Each week Simon Bunn looks back at a Premiership ‘Cult Hero.’ They may not necessarily have been the greatest performer on the pitch, but each and every one of them contained a certain insatiable something that endured them to their clubs fans. It may have been a haircut, a celebration, an outlandish fur coat or a cultural faux par, but whatever it was they were bloody memorable.
Tony Daley was my first ever football hero. He occupies many of my fondest memories as a child. Whenever I played ‘Wembley’ with mates I was always Tony Daley. I played football as a speedy winger, just like Tony Daley. My shirt number displayed a ‘7,’ just like Tony Daley. I even wanted a haircut, just like Tony Daley’s. Every time that the hairdresser would visit our home I would always bring her a different photograph of him and demand, ‘I want my hair like his.’ The hairdresser would always look in the direction of my mum for help, when trying to explain that it was impossible to replicate it. I could never accept it; I still can’t to this day. Today is his birthday.
Incredibly early into my youth I witnessed Tony Daley scoring a goal on ‘Midland’s News.’ He had dribbled past the opposition like they didn’t exist, and to top it off he was the “coolest” person that I had ever seen. I fell in love in an instant and became fully committed as a Villa fan.
Anthony Mark Daley was an Aston Villa apprentice, them being his hometown club. He made his senior debut for Villa as a 17 year old, before going on to provide the club with an admirable 10 season’s of service. Irritatingly injury plagued his career and stopped him reaching his full electrifying potential, but he still had plenty of highs wearing the claret and blue.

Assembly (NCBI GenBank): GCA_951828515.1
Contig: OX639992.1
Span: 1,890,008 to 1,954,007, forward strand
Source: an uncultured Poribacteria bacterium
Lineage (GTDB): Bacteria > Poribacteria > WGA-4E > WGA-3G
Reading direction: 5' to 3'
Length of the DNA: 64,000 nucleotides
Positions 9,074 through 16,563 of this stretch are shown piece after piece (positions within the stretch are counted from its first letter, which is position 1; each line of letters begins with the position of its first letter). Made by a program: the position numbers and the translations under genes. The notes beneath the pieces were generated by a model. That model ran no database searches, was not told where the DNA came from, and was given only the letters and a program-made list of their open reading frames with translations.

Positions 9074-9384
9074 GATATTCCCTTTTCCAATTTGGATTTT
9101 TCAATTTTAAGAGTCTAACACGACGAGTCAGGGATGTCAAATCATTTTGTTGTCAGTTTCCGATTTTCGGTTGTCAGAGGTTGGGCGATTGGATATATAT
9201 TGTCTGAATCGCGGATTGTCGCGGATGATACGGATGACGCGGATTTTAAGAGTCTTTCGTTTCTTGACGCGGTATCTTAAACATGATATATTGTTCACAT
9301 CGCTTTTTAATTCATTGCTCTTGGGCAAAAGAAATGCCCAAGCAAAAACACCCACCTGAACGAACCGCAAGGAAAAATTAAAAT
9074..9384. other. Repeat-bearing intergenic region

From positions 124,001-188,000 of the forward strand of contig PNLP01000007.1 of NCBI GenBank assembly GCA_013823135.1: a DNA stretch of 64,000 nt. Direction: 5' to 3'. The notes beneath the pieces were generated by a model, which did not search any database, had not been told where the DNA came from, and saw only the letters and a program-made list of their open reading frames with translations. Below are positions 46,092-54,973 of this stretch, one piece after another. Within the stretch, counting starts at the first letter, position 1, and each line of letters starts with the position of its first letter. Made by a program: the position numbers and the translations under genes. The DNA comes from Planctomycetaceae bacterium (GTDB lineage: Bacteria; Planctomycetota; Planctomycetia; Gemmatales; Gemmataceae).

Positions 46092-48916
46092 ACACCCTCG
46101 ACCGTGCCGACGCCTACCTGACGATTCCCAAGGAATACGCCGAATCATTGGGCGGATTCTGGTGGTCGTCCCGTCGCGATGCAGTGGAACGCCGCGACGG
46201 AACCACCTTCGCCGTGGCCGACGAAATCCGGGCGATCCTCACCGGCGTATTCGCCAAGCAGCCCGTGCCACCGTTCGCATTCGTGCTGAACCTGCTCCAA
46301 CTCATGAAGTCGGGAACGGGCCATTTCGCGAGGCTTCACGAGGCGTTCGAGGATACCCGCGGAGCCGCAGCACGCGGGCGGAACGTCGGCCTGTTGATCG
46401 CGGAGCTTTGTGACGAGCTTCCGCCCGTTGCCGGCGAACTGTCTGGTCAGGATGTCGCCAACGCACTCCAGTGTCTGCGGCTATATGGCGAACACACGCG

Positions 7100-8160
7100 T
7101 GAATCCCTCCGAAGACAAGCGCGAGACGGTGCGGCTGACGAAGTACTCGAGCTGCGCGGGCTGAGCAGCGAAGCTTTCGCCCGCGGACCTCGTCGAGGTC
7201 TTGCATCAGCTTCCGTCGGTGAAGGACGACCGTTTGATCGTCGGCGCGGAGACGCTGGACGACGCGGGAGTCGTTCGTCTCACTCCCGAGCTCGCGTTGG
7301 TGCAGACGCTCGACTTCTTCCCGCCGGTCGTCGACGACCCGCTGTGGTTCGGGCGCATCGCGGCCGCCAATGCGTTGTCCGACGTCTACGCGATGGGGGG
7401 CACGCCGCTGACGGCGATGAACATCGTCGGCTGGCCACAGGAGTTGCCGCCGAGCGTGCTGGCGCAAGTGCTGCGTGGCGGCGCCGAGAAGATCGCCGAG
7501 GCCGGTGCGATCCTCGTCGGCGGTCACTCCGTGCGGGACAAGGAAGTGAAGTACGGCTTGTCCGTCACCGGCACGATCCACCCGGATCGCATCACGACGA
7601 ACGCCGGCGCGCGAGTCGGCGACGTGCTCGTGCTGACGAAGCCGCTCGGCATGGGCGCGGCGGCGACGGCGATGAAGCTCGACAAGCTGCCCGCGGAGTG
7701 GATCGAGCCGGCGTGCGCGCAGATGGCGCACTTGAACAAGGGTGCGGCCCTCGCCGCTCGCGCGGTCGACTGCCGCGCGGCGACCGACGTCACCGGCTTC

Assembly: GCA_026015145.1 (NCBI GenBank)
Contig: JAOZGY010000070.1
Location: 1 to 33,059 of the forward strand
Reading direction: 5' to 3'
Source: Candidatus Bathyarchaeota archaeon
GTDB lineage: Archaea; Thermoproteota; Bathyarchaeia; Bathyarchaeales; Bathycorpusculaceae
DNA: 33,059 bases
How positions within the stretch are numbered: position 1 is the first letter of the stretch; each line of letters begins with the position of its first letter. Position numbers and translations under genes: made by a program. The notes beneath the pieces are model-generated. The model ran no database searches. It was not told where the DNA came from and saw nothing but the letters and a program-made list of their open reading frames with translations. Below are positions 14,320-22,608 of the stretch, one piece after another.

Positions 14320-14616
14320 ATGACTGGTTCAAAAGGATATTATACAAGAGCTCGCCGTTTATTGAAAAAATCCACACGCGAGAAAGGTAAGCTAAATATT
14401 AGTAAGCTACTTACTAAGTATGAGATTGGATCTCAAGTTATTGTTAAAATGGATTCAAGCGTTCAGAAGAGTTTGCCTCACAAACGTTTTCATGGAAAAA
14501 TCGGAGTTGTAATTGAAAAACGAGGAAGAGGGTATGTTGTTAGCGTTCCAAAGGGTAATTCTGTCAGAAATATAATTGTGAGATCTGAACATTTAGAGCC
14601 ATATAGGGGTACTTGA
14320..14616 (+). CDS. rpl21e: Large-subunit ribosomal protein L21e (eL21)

The most appearances that Daley made in a season for Villa was during 1989-90. It shouldn’t surprise you that Villa pushed Liverpool all the way in the title race that year, before eventually finishing as runners-up. He also finished as a runner-up during the 1992-93 season. His dazzling form earned him an England call up from ex Villa boss Graham Taylor. He gained 7 caps, including playing in England’s notorious 1992 European Championship campaign.
Arguably the highlight of Daley’s career is the prominent role he played in helping Villa beat Manchester United in the 1994 League Cup final, winning 3-1 under the guidance of ‘Big Ron’ Atkinson. At the end of that season Daley was sold to Wolves for £1.25m, I was paralysed with despair. It was Graham Taylor that had signed him, and he signed him once more for Watford. That man must have loved him as much as I do.
Tony Daley will forever remain a ‘Holte End’ hero. With his devastating pace and skill he was liquid cocaine for the eyes. He was the type of player that made full back’s look like confused geriatric’s, and made fan’s acceptable aroused every time that he touched the ball. It say’s a lot for a player when you are standing in a crowd, and all you can hear being muttered under people’s breath’s is, ‘give it to Daley.’
As well as his insatiable footballing gift, his spectacular goals, his long service to the club and his perfectly chaotic haircut, he remains a cult hero for possessing the skinniest legs that the Holte End has ever seen. As I child I would always make and send a card to Villa Park on his birthday, today as he turns 45, this is my birthday card for Tony Daley. My first football hero.
image: © Waywardeffort
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